Protein-free phospholipid emulsion treatment improved cardiopulmonary function and survival in porcine sepsis

American Journal of Physiology. Regulatory, Integrative and Comparative Physiology
Roy D GoldfarbJoseph E Parrillo


Lipoprotein phospholipid (PL) plays a major role in neutralization of endotoxin. This study tested the hypothesis that prophylactic administration of a PL-enriched emulsion (PRE), which augments PL content of serum lipoproteins and neutralizes endotoxin in vitro, would preserve cardiovascular function and improve survival in porcine septic peritonitis. A control group was compared with low-, mid-, and high-dose treatment groups that received PRE by primed continuous infusion for 48 h. A fibrin clot containing live Escherichia coli 0111.B4 was implanted intraperitoneally 30 min after the priming dose. Survival increased in a dose-dependent manner and was correlated with serum PL. Infused PL was associated with high-density lipoprotein in the low-dose group and all serum lipoproteins at higher doses. Treatment significantly lowered serum endotoxin and tumor necrosis factor (TNF)-alpha, preserved cardiac output and ejection fraction, and attenuated increases in systemic and pulmonary vascular resistances. This study demonstrated that augmentation of lipoprotein PL via administration of PRE improved survival and offered a novel therapeutic approach to sepsis.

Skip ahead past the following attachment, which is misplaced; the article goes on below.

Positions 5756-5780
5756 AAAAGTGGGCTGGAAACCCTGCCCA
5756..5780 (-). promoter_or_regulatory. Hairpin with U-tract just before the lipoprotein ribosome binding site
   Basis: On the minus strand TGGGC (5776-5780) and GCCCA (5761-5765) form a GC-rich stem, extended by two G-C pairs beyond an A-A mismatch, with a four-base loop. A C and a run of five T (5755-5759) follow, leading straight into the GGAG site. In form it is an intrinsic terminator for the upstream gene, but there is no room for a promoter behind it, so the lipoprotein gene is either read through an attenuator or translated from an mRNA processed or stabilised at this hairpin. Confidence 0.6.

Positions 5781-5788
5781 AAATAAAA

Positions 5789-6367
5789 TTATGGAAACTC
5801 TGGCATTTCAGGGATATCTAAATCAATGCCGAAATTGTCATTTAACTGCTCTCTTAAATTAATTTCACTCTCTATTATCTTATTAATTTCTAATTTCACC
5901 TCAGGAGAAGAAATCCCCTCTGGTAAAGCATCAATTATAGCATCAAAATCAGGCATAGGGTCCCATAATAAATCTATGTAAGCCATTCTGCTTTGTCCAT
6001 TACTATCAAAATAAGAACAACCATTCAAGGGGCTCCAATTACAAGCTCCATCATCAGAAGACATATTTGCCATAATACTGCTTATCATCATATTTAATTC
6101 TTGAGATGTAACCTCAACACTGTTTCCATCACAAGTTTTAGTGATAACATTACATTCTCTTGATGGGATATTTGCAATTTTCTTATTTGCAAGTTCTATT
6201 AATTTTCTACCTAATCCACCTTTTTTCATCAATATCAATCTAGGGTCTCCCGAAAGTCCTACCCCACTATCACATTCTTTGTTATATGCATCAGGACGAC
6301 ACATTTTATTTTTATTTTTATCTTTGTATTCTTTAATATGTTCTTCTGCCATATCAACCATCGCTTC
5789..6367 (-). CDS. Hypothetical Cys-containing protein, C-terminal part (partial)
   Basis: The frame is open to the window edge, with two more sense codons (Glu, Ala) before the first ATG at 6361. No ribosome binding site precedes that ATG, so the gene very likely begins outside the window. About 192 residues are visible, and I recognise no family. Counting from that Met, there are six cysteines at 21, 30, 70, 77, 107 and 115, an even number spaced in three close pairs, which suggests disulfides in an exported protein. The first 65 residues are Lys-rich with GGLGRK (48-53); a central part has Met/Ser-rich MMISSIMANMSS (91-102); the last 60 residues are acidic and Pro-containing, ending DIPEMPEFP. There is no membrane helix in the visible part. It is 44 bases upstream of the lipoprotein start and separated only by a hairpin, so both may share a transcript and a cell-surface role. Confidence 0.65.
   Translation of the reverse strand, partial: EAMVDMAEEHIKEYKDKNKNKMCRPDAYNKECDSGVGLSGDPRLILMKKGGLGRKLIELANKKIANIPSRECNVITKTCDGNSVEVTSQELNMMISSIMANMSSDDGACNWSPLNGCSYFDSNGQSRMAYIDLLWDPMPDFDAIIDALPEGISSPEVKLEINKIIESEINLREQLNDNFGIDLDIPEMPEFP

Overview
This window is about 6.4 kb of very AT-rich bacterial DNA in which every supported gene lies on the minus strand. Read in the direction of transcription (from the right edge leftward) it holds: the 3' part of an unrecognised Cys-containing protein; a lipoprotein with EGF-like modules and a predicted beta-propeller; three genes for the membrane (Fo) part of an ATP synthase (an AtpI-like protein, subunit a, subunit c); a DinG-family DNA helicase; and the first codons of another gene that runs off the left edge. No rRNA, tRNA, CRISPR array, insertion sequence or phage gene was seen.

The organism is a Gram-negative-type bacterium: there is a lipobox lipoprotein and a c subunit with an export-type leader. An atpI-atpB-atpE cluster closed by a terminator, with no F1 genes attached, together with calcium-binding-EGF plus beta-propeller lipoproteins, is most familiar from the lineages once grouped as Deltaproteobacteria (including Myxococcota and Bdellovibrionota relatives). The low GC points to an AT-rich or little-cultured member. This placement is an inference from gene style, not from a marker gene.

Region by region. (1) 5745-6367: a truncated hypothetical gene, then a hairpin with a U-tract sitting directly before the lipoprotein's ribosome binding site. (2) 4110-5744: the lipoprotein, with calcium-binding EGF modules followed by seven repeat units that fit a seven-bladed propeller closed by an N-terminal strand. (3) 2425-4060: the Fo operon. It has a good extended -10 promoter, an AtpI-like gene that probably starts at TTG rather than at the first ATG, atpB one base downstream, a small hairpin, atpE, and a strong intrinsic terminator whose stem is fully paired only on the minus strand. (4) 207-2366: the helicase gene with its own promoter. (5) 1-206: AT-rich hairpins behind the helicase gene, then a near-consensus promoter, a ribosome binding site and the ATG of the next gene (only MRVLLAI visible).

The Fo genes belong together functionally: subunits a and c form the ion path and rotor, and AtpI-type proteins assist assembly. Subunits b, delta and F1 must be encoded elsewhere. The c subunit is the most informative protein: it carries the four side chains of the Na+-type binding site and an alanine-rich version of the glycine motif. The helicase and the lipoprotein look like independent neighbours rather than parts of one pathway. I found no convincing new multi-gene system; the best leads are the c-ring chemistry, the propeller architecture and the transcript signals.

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Related Concepts

Cardiac Output
Dose-Response Relationship, Drug
Escherichia Coli Infections
Alpha-1 Lipoprotein
Secondary Peritonitis
Respiratory Tract Structure
Tumor Necrosis Factor-alpha

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